My dad's 1953 Ford Jubilee finally started today... thought some of you might enjoy hearing the ordeal, and what we went
through to get it to this point...
He hadn't used it for several months, and we got a record amount of rain this spring and early summer here in Nebraska.
Somehow, water got into the carbureator (it sits outside). When he went to start it, of course, he sucked the vile stuff into the
intake manifold and cylinders. But at that time, all he knew was that it wouldn't start. Months later, he finally decided to check it
out. By now, the water was breeding mosquitos as it had been in there for quite some time. His first clue something was wrong
was when he took off the air intake tube, and water spilled out. So, he took the carb off, and the same story, except it was
rusted to the max. So his first step was to rebuild the carb. That went fine. I brought to his attenetion that the cylinders were
probably corroded, and took a plug out to check... sure enough, the plugs had little beads of rust on them (I imagined the walls of
the cylinders looking the same way.) Not wanting to tear the entire head off the thing, but not wanting the cylinder to get
scratched when it turns over, I thought the best thing to do would be to squirt some life (oil and WD-40) into them, just to add
Dad put the carb back on, and tried to start it up. Nothing... not even a pop. So, thinking back to my school days, I thought... well,
does it have spark? Checked a plug and NOTHING. So, he replaced the points (extremely pitted) and condensor. Still nothing. Then
he thought that the switch he had rigged up might be blown. So he left it for a few more weeks.
Today, I went back out to see if he had any progress, and he had bought a new rotor, distributor cap, and that black plate &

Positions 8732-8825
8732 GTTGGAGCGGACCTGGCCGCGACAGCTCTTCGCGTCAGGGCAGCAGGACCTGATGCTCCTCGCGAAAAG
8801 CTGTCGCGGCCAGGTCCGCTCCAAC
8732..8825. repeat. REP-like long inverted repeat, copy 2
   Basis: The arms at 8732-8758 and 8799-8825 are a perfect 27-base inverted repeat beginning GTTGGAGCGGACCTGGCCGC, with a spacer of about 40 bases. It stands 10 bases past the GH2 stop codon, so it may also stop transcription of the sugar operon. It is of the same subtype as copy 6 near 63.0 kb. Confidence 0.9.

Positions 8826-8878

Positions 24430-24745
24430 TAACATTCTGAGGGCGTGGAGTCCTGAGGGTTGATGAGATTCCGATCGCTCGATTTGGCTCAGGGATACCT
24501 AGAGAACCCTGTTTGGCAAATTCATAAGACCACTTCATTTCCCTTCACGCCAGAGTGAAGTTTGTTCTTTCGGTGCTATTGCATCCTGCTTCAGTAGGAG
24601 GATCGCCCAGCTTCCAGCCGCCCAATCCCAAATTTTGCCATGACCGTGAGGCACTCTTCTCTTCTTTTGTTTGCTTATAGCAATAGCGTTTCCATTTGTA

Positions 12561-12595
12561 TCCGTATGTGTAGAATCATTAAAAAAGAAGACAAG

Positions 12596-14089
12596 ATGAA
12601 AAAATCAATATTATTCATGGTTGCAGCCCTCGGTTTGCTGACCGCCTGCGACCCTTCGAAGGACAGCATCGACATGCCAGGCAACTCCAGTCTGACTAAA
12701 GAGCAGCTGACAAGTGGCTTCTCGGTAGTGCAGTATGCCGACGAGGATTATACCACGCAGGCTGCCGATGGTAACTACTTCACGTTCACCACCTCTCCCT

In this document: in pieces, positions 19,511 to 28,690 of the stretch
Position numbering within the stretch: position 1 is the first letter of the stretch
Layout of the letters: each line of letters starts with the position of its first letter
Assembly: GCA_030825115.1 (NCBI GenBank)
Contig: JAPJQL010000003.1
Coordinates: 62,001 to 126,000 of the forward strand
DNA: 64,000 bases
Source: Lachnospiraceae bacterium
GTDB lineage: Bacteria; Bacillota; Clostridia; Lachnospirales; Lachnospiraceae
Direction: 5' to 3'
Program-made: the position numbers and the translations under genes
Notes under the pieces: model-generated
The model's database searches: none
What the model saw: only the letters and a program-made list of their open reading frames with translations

gasket below the cap (don't know the name)
The guy he got the parts from said that when the switch was on, and the points are closed, there should be power to the
distributor... and that by opening the points, you should see a spark- when you do this, hold the coil wire away from the ground,
and you should have a nice crisp blue spark. Well, when we tried that, we had no spark. Obviously, there was no power to the
coil! So I got dad's ampmeter, set it to the 9V BAT setting, and checked the wire from the switch. Nothing. Checked the other end
of the wire... it read 6V! So it must be the wire! Took the nut off (lies between the battery and the steering wheel (under the
RPM/hour counter) of the connection, and tested it again before I removed any wires. NOW, there was power on BOTH ends!
When I tighten the nut, there is no power to the wire. So I don't know what the deal is there, but we can figure that out later- the
main thing was, now we could test the spark again!
Opened the points and the spark jumped. Checked the spark out the end of the coil wire, and it was pretty orange. I assume that
this means the coil is weak.
Put everything together to see if it would start. Dad cranked it over, and it started on the 1st turn! But it ran real rough. By
pulling spark plug wires, we found out that the #4 cylinder is dead. There is spark there, but no firing taking place. Changed the
plug and it didn't make a difference. So we're assuming that there is no compression- maybe a valve is stuck open? Tomarrow
I'm going to get a compression guage from my grandpa and see what the cylinders read.
I get shocked thru the boot of the spark plug wire when I take it off. And I'm holding it back from the mouth too! Is that normal,
or should dad think about getting new plug wires???
I'm wondering if the water and rust corroded the valve stems so bad that they are stuck open, thus no compression. Guess the
compression guage will answer that question.
Any other ideas, dear readers???
Sorry for rambling, but I'm kind of excited that it finally started today! Maybe some of you are having similar problems getting
Any ideas how the water got in? Dad's had other tractors (8n?) sit out and has never had a problem!